One could argue that the crux of Oliver's work is to rethink the grounds of ethics. That is, Oliver challenges the basic concepts that most ethicists presuppose such as autonomous subjectivity, rational deliberation, principles or laws for just action, and the often implicit assumption that without ethics human beings would most likely destroy each other. Contrary to the history of social contract theory and Hegel's theory of intersubjective recognition, wherein both positions consider subjectivity to be a matter of two independent subjects battling each other to gain a position of dominance, Oliver imagines intersubjectivity in completely different terms. By imaging primary intersubjective relations as one of cooperation and mutual growth, she shifts ethical debates to different bases. Ethics no longer becomes a study of the rules needed to regulate human interactions riven with strife. She writes: "Ethics cannot be based on the rights or reason of an autonomous subject if all subjects are inherently social in the constitution of their very subjectivity. Discussions of individual rights presume a self-contained virile subject who controls his body and his actions. But if we give up our commitment to the virile subject in favor of a social subject, then in order to make ethical and judicial decsions we need to examine the relationships between people and the conditions that make these relationships possible; we cannot merely assume an equality, a surface equality that often masks deeper inequalites" (Oliver 1997, 231).
Oliver proposes that the war, violence, oppression and all other human injustices stem partly from the images that philosophers paint of human subjectivity. They begin with a belief that human beings are fundamentally at war with one another and then wonder why they have such a hard time establishing peace and harmony. Oliver wages that "peace can come only by embracing alternative images of who we are and where we come from" (233).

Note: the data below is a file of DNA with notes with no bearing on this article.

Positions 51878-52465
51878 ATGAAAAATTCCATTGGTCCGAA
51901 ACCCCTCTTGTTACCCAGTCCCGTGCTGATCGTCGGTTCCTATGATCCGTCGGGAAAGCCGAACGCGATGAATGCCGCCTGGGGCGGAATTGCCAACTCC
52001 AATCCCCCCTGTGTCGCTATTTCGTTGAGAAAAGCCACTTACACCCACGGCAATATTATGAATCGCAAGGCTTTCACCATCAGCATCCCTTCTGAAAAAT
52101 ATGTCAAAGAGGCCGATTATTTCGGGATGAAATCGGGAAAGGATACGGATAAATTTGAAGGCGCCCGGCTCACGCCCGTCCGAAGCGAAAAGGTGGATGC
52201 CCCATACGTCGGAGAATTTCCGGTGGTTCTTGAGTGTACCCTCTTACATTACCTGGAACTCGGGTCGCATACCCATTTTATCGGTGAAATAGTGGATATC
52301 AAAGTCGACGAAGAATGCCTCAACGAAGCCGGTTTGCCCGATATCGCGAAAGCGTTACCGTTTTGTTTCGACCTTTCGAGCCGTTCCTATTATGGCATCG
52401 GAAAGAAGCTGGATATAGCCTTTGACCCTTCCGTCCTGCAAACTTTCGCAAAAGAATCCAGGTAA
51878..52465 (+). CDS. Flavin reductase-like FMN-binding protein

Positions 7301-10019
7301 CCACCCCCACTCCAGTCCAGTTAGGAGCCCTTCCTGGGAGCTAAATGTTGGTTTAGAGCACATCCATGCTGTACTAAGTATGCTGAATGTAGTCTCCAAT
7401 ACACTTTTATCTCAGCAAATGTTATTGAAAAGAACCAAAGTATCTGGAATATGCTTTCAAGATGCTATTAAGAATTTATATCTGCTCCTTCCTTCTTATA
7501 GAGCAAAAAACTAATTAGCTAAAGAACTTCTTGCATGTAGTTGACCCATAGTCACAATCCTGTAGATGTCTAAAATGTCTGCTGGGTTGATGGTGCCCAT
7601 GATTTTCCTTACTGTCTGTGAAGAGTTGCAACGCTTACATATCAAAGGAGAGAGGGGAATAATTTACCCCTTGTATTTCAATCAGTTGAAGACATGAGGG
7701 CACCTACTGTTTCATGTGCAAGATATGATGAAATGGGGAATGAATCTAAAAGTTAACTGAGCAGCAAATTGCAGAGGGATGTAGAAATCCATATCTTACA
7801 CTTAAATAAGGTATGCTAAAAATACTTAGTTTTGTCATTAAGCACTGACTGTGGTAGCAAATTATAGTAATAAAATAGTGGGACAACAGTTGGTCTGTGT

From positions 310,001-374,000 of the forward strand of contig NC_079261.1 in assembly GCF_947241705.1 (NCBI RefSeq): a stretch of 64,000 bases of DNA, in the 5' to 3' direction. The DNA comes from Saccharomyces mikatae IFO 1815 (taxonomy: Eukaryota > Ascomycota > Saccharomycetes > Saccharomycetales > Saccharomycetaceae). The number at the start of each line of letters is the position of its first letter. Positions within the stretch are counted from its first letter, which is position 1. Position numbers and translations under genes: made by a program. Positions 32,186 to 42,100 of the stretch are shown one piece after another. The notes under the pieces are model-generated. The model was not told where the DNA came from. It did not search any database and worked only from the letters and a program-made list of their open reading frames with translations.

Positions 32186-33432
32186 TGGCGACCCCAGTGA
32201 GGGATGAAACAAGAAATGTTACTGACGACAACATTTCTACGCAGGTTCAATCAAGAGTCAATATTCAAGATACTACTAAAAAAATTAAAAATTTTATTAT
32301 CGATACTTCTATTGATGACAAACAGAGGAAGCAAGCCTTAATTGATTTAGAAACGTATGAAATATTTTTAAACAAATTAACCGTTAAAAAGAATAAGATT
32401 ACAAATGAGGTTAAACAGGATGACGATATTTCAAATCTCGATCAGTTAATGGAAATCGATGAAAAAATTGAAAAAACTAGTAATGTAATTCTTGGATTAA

Throughout her several texts, Oliver proposes two fundamental images, which are interrelated, and with which we ought to mediate our self-understanding: (1) that our first relationship with the mother is already a social relationship and (2) our models of intersubjectivity need not begin with the belief that the encounter is hostile. The reason these images are interrelated lies in Oliver's argument, following the French philosopher Luce Irigaray, that the texts of Western philosophy commit the violent act of matricide. That is, philosophers create an artificial wedge between what they perceive to be the boundaries of nature and culture. By drawing such boundaries, philosophers demarcate a realm that one must leave, one's early, natural relationship with the mother, to ascend to his or her place in culture. From the inception of philosophical thought, argues Oliver, philosophers have attempted to separate themselves from animal-like nature, through reason and language, so that they may enter into a purely social realm--an intellectual realm of discourse and reason. The ability to enter the social realm is what separates human beings from their animal roots. However, in this philosophical imagery, this well-known myth of human beginnings, the mother must be sacrificed. In order to become human, to become rational, the mother must be abjected--terms that Oliver borrows from the French psychoanalyst Julia Kristeva. Another grave effect of this matricide is that all women, whose identity philosophers wholly subsume under the institutions of motherhood, become threats to male ascession to culture. Thus, philosophers spread a fundamental misogyny in their texts so as to maintain their distance from a chaotic, irrational natural realm.